Abstract

http://ssrn.com/abstract=1572962
 


 



Financial Transaction Taxes: Benefits and Cost


Christopher L. Culp


Risk Management Consulting Services, Inc.; Compass Lexecon

March 16, 2010


Abstract:     
Proponents of financial transaction taxes (“FTTs”) claim that such taxes will raise revenue and discourage “destabilizing speculation.” Opponents of FTTs claim that they are unlikely to achieve their stated goals and that FTTs will harm the performance of financial markets by reducing market depth and liquidity, increase market volatility, put downward pressure on asset prices, increase the costs of raising capital, and diminish the international competitiveness of the U.S. financial services industry. This paper evaluates the likely economic consequences of the establishment of FTTs in the United States based on the economic literature and empirical research on various FTTs that have been imposed throughout the world in recent decades. The research indicates that FTTs are unlikely to generate significant revenue and are likely to interfere with the performance of U.S. financial markets. Specifically: (i) the dual goals of FTTs to deter speculation and raise revenue are irreconcilably at odds with one another; (ii) FTTs raise the cost of financial transactions often by significant amounts; (iii) FTTs likely will have adverse impacts on asset prices and will engender commensurate increases in the costs of capital for many corporations; (iv) FTTs likely will divert trading to untaxed jurisdictions and financial markets; (v) FTTs would not necessarily reduce price volatility and, in some instances, can increase price volatility as a result of reduced liquidity; and (vi) FTTs are not expected to affect managerial decision making.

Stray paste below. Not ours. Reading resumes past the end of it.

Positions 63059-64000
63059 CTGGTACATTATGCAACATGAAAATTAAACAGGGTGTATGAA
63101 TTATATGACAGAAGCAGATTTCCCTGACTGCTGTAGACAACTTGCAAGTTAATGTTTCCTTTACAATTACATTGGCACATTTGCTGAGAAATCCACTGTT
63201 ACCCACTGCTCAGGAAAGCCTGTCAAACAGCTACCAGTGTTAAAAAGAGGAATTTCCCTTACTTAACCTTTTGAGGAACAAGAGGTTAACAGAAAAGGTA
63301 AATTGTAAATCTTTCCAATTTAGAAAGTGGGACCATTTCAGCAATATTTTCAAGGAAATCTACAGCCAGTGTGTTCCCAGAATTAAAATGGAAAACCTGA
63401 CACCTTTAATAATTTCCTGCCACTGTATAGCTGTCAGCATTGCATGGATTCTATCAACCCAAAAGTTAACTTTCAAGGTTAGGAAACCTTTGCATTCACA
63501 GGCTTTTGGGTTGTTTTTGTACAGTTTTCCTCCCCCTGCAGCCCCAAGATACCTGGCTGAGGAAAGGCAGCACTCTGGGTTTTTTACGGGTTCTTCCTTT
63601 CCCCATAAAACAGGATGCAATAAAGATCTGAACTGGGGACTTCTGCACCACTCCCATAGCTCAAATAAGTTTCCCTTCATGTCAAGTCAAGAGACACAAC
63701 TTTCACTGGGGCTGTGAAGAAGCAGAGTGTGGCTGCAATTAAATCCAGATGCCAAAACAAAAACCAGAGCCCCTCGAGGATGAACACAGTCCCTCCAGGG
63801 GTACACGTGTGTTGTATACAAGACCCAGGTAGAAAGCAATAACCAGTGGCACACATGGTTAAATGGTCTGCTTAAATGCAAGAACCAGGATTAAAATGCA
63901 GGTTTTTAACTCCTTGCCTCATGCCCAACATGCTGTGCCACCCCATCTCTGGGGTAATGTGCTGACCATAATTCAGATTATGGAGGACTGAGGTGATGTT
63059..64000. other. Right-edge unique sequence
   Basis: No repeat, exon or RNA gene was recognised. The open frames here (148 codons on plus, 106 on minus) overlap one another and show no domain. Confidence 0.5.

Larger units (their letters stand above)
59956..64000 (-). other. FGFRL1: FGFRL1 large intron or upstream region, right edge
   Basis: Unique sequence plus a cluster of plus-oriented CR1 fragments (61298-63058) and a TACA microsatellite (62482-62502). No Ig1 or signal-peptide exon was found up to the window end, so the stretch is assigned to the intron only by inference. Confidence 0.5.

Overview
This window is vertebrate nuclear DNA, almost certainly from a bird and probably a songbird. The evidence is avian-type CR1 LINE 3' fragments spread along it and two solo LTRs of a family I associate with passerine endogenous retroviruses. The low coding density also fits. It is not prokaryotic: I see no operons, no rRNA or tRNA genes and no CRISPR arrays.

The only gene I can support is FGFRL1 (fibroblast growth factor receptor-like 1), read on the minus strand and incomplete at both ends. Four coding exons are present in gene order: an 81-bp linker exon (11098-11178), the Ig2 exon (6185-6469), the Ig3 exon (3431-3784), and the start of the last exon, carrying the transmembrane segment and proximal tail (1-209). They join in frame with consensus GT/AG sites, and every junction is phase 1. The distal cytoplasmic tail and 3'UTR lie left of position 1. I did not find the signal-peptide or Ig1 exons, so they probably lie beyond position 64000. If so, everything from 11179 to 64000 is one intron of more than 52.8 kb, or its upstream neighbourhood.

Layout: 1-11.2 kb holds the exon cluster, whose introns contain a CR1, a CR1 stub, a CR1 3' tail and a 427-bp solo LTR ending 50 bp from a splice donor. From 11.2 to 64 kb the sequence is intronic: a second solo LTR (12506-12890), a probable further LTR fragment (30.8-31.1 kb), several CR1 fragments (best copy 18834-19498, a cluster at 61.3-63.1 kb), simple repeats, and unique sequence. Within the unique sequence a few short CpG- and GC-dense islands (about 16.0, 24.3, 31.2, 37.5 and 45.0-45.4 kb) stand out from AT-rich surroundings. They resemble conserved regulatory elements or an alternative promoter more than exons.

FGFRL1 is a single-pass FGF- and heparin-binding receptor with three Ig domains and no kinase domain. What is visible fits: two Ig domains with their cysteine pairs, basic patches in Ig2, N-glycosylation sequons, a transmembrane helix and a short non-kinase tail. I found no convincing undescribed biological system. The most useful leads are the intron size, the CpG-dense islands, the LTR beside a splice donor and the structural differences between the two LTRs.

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Date posted: March 22, 2010 ; Last revised: March 28, 2012

Suggested Citation

Culp, Christopher L., Financial Transaction Taxes: Benefits and Cost (March 16, 2010). Available at SSRN: http://ssrn.com/abstract=1572962 or http://dx.doi.org/10.2139/ssrn.1572962

Contact Information

Christopher L. Culp (Contact Author)
Risk Management Consulting Services, Inc. ( email )
25 E Superior St
#1806
Chicago, IL 60611
United States
HOME PAGE: http://www.rmcsinc.com
Compass Lexecon ( email )
332 South Michigan Avenue
Suite 1300
Chicago, IL 60604
United States
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